Microsoft has been teasing a “next generation” of Windows for months, but recent signs indicate that the corporation isn’t just working on an upgrade to its existing Windows 10 software, but a new, version number of the operating system Windows 11.
Yesterday, Microsoft announced a new Windows event on June 24th, promising to highlight “what’s next for Windows.” The event invitation featured a picture of what appears to be a new Windows logo, with light streaming through the window in just two vertical bars, forming an outline that resembles the number 11. Microsoft then released an animated version of this image, emphasizing that the corporation purposefully overlooked the horizontal bars.
— Windows (@Windows) June 2, 2021
Microsoft’s Windows event will also begin at 11 a.m. ET, rather than the customary hour for Windows and Surface events. Following the announcement of the event, Microsoft executive Yusuf Mehdi stated that he hasn’t “been this thrilled about a new version of Windows since Windows 95!” It’s the first time we’ve heard Microsoft expressly state that a “new version” of Windows is on the road.
The event invitation also comes only a week after Nadella promised an announcement on the “next generation of Windows.” Microsoft CEO Satya Nadella stated that “one of the most important changes to Windows in the last decade” will be released shortly. Panos Panay, Microsoft’s chief product officer, also hinted to a “next generation” of Windows earlier this year.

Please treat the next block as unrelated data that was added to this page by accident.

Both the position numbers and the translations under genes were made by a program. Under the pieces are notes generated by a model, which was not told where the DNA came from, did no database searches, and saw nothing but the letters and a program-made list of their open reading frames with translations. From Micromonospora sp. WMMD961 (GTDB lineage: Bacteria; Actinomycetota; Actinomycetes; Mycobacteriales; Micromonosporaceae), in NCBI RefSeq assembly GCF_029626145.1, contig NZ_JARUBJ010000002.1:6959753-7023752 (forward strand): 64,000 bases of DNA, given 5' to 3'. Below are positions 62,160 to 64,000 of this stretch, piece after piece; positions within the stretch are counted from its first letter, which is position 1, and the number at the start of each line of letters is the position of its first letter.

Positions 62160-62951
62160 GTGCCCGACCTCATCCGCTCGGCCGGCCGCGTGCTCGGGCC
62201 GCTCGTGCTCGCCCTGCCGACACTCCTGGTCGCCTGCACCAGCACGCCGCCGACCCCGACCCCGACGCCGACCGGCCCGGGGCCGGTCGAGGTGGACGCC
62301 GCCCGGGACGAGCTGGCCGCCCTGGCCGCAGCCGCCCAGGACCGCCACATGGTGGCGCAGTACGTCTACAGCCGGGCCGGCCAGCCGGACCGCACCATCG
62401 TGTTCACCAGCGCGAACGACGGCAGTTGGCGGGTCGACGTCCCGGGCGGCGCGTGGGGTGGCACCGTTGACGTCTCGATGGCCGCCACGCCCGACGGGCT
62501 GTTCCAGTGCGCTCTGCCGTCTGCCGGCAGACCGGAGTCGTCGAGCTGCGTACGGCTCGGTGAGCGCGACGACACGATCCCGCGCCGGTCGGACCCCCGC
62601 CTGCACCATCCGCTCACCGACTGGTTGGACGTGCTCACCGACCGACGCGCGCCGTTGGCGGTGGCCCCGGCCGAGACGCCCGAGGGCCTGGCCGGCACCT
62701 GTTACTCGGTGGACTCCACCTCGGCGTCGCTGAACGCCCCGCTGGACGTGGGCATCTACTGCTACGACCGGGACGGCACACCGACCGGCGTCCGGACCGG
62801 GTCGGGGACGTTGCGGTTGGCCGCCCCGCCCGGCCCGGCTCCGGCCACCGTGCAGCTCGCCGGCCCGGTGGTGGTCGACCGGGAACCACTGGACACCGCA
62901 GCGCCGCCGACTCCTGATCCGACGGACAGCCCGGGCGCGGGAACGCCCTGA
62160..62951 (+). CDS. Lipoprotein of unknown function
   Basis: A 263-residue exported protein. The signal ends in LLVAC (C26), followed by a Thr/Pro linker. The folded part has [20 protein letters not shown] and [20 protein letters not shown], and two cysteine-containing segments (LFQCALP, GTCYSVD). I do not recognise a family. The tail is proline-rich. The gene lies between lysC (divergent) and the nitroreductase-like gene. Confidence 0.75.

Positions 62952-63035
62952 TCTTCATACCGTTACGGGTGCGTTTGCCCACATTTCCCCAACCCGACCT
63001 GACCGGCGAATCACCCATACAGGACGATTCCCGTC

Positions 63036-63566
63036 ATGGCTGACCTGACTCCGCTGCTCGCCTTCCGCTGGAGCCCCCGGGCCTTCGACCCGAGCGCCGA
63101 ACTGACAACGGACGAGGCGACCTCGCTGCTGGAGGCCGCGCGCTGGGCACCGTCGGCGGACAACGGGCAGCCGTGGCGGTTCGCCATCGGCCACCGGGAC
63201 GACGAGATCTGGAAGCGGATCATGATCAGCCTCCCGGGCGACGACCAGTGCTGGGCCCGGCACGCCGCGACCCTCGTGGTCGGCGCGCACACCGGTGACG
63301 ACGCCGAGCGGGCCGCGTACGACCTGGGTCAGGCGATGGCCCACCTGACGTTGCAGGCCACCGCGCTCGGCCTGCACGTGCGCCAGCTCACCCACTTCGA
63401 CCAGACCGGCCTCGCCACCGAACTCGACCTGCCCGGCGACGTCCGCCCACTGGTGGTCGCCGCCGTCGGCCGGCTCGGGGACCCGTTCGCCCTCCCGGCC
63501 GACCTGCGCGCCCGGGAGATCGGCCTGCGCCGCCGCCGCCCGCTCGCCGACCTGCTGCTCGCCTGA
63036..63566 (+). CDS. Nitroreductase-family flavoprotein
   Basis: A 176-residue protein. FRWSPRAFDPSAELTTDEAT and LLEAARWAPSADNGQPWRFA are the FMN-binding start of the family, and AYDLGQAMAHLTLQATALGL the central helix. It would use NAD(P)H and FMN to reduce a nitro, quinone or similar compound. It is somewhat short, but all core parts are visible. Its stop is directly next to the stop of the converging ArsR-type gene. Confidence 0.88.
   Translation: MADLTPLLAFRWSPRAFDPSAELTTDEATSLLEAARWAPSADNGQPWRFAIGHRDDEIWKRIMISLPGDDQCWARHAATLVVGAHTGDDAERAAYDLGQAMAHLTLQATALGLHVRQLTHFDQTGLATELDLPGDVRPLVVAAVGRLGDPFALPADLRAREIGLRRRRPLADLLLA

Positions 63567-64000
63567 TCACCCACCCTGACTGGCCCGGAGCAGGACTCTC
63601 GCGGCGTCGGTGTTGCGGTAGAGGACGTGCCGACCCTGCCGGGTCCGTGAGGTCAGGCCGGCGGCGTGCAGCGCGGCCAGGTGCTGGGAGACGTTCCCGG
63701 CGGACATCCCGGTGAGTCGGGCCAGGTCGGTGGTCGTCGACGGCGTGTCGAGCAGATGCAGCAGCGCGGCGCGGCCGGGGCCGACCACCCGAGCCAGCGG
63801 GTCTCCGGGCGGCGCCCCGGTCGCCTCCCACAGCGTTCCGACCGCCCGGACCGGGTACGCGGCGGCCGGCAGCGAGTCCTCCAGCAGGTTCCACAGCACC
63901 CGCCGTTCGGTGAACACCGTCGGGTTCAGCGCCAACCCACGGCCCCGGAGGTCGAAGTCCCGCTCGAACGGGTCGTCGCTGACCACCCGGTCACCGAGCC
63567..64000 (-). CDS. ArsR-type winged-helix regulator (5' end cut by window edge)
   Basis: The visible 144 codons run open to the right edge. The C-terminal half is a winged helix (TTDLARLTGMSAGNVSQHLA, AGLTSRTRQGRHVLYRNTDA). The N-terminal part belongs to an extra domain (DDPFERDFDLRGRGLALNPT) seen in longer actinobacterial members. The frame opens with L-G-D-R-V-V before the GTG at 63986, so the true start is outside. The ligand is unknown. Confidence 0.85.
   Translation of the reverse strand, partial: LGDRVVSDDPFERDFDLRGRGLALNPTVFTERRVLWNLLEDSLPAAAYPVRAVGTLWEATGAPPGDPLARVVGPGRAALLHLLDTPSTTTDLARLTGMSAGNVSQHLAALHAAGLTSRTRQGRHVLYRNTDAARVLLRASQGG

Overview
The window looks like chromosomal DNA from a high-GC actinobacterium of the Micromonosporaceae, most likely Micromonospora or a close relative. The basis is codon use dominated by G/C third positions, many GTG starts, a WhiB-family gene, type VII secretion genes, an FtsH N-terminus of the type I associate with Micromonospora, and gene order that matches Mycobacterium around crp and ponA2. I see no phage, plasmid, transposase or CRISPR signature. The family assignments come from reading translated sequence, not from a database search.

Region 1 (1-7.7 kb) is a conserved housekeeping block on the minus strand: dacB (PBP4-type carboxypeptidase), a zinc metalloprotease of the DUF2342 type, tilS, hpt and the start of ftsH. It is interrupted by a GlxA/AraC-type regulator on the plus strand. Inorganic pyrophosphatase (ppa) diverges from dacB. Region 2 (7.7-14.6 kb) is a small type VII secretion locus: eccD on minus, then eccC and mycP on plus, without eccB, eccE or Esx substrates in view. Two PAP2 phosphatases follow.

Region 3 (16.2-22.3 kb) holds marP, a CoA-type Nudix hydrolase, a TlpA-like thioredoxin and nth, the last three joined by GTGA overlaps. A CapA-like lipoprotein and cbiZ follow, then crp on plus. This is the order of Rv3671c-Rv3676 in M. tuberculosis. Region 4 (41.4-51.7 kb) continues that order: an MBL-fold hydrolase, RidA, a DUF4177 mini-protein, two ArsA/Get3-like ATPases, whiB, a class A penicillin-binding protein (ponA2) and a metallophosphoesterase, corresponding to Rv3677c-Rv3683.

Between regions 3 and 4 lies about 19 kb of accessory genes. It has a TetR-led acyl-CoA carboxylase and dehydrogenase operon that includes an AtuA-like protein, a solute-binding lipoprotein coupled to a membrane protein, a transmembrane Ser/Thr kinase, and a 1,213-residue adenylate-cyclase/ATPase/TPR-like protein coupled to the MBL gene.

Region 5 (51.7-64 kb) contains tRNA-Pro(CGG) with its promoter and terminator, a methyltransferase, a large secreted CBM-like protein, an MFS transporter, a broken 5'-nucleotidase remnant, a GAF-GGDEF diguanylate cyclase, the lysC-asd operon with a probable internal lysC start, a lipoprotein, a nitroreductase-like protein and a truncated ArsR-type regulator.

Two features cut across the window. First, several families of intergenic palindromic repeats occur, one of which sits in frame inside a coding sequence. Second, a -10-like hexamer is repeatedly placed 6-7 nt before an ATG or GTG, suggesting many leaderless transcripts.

If Microsoft is actually ready to go beyond Windows 10 and into Windows 11, we may anticipate significant graphic changes to reflect that. Microsoft has been working on a project called Sun Valley, which it describes as a “sweeping aesthetic renewal of Windows.”
Many of these aesthetic improvements will be the result of work undertaken by Microsoft on Windows 10X, a lightweight version of Windows designed to compete with Chrome OS before it was abandoned. This contains a redesigned Start menu, new system icons, File Explorer upgrades, and the removal of Windows 95-era icons that take users back in time in dialog boxes. Rounded edges are also planned, as are changes to the built-in Windows programs.
OEMs would likewise welcome the arrival of Windows 11. A new edition of Windows always results in increased hardware sales and fresh interest in the operating system. If Microsoft backs it up with a new UI and a new look and feel for Windows, it will be the same strategy we’ve seen for decades.
It won’t be long before we learn whether Microsoft is prepared to raise the version number of Windows to 11. The Windows elevent (as I’ve dubbed it) will begin at 11 a.m. ET on June 24th, and The Verge will be covering all of the news live as it unfolds.